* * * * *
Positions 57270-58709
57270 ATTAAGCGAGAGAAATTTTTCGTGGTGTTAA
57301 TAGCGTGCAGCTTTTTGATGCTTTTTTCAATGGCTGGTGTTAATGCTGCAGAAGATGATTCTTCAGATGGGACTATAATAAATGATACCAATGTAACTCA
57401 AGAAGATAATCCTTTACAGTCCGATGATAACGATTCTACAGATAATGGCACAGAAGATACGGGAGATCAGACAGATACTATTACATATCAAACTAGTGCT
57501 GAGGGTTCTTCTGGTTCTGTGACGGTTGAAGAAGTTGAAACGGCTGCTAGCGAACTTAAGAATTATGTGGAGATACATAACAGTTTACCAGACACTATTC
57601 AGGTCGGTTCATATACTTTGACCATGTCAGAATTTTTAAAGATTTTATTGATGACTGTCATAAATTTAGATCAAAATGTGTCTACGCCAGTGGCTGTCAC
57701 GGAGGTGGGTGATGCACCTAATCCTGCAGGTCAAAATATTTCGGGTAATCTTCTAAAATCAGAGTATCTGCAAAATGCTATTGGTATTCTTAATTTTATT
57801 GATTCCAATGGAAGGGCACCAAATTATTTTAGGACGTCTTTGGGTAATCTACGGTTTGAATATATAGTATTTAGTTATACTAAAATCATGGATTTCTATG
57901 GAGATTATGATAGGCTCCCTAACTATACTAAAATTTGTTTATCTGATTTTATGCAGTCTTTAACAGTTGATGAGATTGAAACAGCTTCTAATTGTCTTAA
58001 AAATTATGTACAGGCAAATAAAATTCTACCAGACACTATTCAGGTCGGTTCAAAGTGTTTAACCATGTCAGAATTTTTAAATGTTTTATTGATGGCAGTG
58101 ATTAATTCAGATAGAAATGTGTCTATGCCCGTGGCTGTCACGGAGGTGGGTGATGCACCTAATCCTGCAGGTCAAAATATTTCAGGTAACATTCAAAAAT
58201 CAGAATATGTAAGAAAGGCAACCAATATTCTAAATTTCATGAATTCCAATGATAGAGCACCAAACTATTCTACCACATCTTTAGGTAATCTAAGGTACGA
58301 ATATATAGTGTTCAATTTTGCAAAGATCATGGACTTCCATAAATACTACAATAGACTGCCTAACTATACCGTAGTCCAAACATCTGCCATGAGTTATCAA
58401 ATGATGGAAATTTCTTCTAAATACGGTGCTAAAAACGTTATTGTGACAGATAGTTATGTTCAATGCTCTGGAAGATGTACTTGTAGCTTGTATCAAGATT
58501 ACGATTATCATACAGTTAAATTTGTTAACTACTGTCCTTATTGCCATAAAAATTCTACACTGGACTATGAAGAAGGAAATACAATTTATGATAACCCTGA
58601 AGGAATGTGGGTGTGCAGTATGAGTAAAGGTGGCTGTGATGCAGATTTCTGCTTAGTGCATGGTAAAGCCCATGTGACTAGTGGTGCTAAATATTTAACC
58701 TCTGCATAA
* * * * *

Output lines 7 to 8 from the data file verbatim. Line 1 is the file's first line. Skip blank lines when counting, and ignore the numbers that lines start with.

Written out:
57701 GGAGGTGGGTGATGCACCTAATCCTGCAGGTCAAAATATTTCGGGTAATCTTCTAAAATCAGAGTATCTGCAAAATGCTATTGGTATTCTTAATTTTATT
57801 GATTCCAATGGAAGGGCACCAAATTATTTTAGGACGTCTTTGGGTAATCTACGGTTTGAATATATAGTATTTAGTTATACTAAAATCATGGATTTCTATG